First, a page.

Luke 24:13-35 NRSV
The Walk to Emmaus
13 Now on that same day two of them were going to a village called Emmaus, about seven miles from Jerusalem, 14and talking with each other about all these things that had happened. 15While they were talking and discussing, Jesus himself came near and went with them,16but their eyes were kept from recognizing him. 17And he said to them, ‘What are you discussing with each other while you walk along?’ They stood still, looking sad. 18Then one of them, whose name was Cleopas, answered him, ‘Are you the only stranger in Jerusalem who does not know the things that have taken place there in these days?’ 19He asked them, ‘What things?’ They replied, ‘The things about Jesus of Nazareth,who was a prophet mighty in deed and word before God and all the people, 20and how our chief priests and leaders handed him over to be condemned to death and crucified him. 21But we had hoped that he was the one to redeem Israel. Yes, and besides all this, it is now the third day since these things took place. 22Moreover, some women of our group astounded us. They were at the tomb early this morning, 23and when they did not find his body there, they came back and told us that they had indeed seen a vision of angels who said that he was alive.24Some of those who were with us went to the tomb and found it just as the women had said; but they did not see him.’ 25Then he said to them, ‘Oh, how foolish you are, and how slow of heart to believe all that the prophets have declared! 26Was it not necessary that the Messiah should suffer these things and then enter into his glory?’27Then beginning with Moses and all the prophets, he interpreted to them the things about himself in all the scriptures.
28 As they came near the village to which they were going, he walked ahead as if he were going on. 29But they urged him strongly, saying, ‘Stay with us, because it is almost evening and the day is now nearly over.’ So he went in to stay with them. 30When he was at the table with them, he took bread, blessed and broke it, and gave it to them.31Then their eyes were opened, and they recognized him; and he vanished from their sight. 32They said to each other, ‘Were not our hearts burning within us while he was talking to us on the road, while he was opening the scriptures to us?’ 33That same hour they got up and returned to Jerusalem; and they found the eleven and their companions gathered together. 34They were saying, ‘The Lord has risen indeed, and he has appeared to Simon!’ 35Then they told what had happened on the road, and how he had been made known to them in the breaking of the bread.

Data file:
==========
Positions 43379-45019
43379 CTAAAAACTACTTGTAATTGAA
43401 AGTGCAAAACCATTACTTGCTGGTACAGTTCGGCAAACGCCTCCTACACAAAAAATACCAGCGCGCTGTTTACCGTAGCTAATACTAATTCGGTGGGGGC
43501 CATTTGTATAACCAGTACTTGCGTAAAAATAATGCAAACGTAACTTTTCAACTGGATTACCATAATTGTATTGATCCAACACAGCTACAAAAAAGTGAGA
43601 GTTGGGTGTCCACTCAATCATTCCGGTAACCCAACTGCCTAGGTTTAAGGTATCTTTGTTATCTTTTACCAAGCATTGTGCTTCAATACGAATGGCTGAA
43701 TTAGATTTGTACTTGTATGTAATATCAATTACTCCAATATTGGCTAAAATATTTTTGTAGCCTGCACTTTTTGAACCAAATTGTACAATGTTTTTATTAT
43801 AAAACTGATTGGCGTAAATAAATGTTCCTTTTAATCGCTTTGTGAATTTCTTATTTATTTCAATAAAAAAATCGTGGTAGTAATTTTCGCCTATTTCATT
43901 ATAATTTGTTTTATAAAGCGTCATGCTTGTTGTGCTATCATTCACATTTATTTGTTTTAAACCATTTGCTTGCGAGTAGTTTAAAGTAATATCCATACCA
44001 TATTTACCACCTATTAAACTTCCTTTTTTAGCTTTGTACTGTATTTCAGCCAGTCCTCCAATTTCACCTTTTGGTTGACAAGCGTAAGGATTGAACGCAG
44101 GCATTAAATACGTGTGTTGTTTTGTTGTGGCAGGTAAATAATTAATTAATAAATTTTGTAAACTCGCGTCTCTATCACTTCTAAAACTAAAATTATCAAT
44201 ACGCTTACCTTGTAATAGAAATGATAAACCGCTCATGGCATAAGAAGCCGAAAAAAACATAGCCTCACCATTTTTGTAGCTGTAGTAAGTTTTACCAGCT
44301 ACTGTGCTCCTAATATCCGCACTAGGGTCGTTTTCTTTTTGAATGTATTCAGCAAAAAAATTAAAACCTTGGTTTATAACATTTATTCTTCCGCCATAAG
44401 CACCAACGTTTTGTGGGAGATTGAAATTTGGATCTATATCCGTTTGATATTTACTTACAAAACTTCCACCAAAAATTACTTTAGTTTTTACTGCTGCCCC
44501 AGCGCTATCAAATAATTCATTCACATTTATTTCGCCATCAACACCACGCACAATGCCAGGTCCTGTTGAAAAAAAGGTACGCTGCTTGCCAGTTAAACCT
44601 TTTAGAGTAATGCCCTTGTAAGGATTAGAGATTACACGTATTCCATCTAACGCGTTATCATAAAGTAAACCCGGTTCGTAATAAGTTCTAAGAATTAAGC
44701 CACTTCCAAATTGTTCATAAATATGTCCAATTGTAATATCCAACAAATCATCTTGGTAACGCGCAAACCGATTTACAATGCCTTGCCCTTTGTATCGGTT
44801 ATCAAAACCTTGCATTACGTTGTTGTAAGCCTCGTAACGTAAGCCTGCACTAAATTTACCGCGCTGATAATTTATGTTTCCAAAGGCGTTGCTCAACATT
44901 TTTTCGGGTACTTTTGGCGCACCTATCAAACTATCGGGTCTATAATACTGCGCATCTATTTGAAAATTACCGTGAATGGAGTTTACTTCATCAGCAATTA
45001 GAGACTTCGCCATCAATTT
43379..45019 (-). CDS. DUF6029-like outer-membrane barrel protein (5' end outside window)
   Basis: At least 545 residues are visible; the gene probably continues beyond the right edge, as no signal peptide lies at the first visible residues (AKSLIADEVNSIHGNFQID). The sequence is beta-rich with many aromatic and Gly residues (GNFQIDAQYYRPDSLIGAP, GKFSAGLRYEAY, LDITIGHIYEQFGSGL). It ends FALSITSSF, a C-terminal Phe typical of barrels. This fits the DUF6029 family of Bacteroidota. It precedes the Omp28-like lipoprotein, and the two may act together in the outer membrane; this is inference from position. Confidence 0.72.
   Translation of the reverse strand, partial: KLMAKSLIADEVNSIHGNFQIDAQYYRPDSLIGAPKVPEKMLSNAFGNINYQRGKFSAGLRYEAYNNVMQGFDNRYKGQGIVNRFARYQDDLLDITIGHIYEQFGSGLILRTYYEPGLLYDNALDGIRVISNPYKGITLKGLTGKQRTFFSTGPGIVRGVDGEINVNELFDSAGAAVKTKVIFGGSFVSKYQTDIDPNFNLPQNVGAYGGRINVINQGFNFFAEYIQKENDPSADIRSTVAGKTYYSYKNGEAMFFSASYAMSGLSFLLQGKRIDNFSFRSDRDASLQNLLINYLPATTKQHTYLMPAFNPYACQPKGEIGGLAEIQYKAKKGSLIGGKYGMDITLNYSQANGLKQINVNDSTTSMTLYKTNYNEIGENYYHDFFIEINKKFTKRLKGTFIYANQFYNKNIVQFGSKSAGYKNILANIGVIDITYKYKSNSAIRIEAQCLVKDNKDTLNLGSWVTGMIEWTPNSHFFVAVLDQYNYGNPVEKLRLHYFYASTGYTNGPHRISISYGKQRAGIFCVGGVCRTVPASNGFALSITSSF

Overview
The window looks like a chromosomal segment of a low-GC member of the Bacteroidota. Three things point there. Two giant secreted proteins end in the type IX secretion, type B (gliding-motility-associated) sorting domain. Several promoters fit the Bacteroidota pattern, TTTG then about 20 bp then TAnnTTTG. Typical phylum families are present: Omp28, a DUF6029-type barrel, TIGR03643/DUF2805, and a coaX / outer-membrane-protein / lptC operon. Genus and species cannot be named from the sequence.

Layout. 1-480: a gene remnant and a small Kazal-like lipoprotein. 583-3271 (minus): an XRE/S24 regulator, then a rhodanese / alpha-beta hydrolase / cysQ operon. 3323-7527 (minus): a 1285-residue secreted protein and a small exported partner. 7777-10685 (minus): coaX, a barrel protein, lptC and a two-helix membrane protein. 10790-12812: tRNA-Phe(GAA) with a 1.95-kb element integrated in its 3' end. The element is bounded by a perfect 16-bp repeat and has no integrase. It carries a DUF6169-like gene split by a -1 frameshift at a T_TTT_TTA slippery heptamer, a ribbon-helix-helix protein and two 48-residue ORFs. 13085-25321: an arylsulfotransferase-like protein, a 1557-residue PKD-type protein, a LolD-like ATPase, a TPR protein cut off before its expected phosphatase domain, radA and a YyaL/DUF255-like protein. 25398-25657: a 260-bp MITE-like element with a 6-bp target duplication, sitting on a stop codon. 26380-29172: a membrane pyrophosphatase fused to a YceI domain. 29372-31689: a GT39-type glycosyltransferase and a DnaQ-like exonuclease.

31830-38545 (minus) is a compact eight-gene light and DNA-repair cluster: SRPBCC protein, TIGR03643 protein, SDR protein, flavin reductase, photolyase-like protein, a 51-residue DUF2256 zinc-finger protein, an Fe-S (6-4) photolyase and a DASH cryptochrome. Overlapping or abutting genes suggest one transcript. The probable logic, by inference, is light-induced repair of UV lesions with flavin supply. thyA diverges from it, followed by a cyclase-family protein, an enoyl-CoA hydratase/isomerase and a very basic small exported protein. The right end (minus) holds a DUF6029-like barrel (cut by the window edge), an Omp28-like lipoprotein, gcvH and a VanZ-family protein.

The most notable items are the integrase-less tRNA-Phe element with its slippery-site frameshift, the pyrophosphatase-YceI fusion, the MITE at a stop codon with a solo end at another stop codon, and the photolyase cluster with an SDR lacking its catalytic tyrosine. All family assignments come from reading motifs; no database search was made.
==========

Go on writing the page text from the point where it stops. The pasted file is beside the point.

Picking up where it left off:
I begin this week’s reflection with the aid of William Barclay and then will move on to other commentators as the week progresses.
This passage tells of the ability of Jesus to make sense of things when hopes and dreams have been shattered. Cleopas and his companion (many think it was his wife) were deeply disappointed: they thought that Jesus was the Messiah and that he was going to rescue Israel. Jesus walked with them. “When we walk with the Lord in the light of his Word” as we sing in this lovely him, so too can he make sense of things in our lives.
While on the journey, Jesus expounded the Scriptures to them. This has been central to my calling as a preacher because I do believe that the truth is to be found in a careful, prayerful study of God’s revelation to the world in the Bible. But we need to be cautious; as too often people tend to treat it literally when that is clearly not what the original authors intended. Careful, prayerful, study – even struggle – reaps rich dividends as God speaks to us through His Word today.
Notice also the courtesy of our Lord. He never presumed anything and waited to be invited to stay with them. Barclay writes: “God gave to men the most perilous gift in the world, the gift of free will; we can use it to invite Christ to enter our lives or allow him to pass on.”
Jesus was made known also in the breaking of the bread. It is easy to think automatically that this is a reference to the Eucharist – and it probably is – but not only this special sacrament. The meal that Jesus was sharing with Cleopas and his wife was an ordinary meal in an ordinary home. Jesus is made known to us as we share ordinary fellowship as well as special occasions (sacraments) with others.